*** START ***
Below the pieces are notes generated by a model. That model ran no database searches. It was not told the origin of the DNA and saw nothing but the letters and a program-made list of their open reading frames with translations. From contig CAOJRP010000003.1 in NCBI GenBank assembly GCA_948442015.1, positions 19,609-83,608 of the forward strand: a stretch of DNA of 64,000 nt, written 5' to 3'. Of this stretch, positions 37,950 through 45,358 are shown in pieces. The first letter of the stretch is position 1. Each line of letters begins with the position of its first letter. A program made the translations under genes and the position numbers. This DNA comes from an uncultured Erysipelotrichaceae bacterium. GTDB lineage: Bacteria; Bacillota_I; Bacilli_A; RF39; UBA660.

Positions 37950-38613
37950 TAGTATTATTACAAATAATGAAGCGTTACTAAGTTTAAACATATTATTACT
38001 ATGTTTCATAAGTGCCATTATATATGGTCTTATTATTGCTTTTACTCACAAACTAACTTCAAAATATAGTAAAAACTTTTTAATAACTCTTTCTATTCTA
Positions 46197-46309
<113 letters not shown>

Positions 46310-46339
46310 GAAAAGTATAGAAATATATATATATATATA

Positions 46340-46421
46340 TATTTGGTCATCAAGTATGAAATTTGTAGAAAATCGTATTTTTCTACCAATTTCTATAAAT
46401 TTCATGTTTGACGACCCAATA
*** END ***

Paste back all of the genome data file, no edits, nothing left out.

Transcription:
Below the pieces are notes generated by a model. That model ran no database searches. It was not told the origin of the DNA and saw nothing but the letters and a program-made list of their open reading frames with translations. From contig CAOJRP010000003.1 in NCBI GenBank assembly GCA_948442015.1, positions 19,609-83,608 of the forward strand: a stretch of DNA of 64,000 nt, written 5' to 3'. Of this stretch, positions 37,950 through 45,358 are shown in pieces. The first letter of the stretch is position 1. Each line of letters begins with the position of its first letter. A program made the translations under genes and the position numbers. This DNA comes from an uncultured Erysipelotrichaceae bacterium. GTDB lineage: Bacteria; Bacillota_I; Bacilli_A; RF39; UBA660.

Positions 37950-38613
37950 TAGTATTATTACAAATAATGAAGCGTTACTAAGTTTAAACATATTATTACT
38001 ATGTTTCATAAGTGCCATTATATATGGTCTTATTATTGCTTTTACTCACAAACTAACTTCAAAATATAGTAAAAACTTTTTAATAACTCTTTCTATTCTA
Positions 46197-46309
<113 letters not shown>

Positions 46310-46339
46310 GAAAAGTATAGAAATATATATATATATATA

Positions 46340-46421
46340 TATTTGGTCATCAAGTATGAAATTTGTAGAAAATCGTATTTTTCTACCAATTTCTATAAAT
46401 TTCATGTTTGACGACCCAATA